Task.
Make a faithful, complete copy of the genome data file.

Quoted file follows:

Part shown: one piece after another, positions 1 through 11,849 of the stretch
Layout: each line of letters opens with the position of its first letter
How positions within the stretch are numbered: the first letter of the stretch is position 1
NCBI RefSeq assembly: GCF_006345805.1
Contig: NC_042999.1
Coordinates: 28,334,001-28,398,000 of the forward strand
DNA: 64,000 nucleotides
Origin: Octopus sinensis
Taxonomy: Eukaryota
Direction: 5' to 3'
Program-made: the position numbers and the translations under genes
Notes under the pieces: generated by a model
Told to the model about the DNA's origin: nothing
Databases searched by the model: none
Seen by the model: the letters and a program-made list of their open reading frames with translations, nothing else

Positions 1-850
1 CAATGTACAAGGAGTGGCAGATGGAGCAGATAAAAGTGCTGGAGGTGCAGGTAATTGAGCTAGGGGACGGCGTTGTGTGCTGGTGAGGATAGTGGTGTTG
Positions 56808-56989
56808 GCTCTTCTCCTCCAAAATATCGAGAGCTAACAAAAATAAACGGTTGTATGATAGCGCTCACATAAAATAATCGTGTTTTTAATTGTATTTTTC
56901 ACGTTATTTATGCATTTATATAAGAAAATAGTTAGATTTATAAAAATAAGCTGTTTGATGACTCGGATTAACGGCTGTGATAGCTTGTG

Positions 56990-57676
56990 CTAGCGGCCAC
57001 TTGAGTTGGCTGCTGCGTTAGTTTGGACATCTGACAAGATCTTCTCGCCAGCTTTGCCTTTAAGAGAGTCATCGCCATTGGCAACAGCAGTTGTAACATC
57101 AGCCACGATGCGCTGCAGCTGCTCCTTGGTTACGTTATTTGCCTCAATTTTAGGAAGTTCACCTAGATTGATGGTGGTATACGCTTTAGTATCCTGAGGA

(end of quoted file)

Part shown: one piece after another, positions 1 through 11,849 of the stretch
Layout: each line of letters opens with the position of its first letter
How positions within the stretch are numbered: the first letter of the stretch is position 1
NCBI RefSeq assembly: GCF_006345805.1
Contig: NC_042999.1
Coordinates: 28,334,001-28,398,000 of the forward strand
DNA: 64,000 nucleotides
Origin: Octopus sinensis
Taxonomy: Eukaryota
Direction: 5' to 3'
Program-made: the position numbers and the translations under genes
Notes under the pieces: generated by a model
Told to the model about the DNA's origin: nothing
Databases searched by the model: none
Seen by the model: the letters and a program-made list of their open reading frames with translations, nothing else

Positions 1-850
1 CAATGTACAAGGAGTGGCAGATGGAGCAGATAAAAGTGCTGGAGGTGCAGGTAATTGAGCTAGGGGACGGCGTTGTGTGCTGGTGAGGATAGTGGTGTTG
Positions 56808-56989
56808 GCTCTTCTCCTCCAAAATATCGAGAGCTAACAAAAATAAACGGTTGTATGATAGCGCTCACATAAAATAATCGTGTTTTTAATTGTATTTTTC
56901 ACGTTATTTATGCATTTATATAAGAAAATAGTTAGATTTATAAAAATAAGCTGTTTGATGACTCGGATTAACGGCTGTGATAGCTTGTG

Positions 56990-57676
56990 CTAGCGGCCAC
57001 TTGAGTTGGCTGCTGCGTTAGTTTGGACATCTGACAAGATCTTCTCGCCAGCTTTGCCTTTAAGAGAGTCATCGCCATTGGCAACAGCAGTTGTAACATC
57101 AGCCACGATGCGCTGCAGCTGCTCCTTGGTTACGTTATTTGCCTCAATTTTAGGAAGTTCACCTAGATTGATGGTGGTATACGCTTTAGTATCCTGAGGA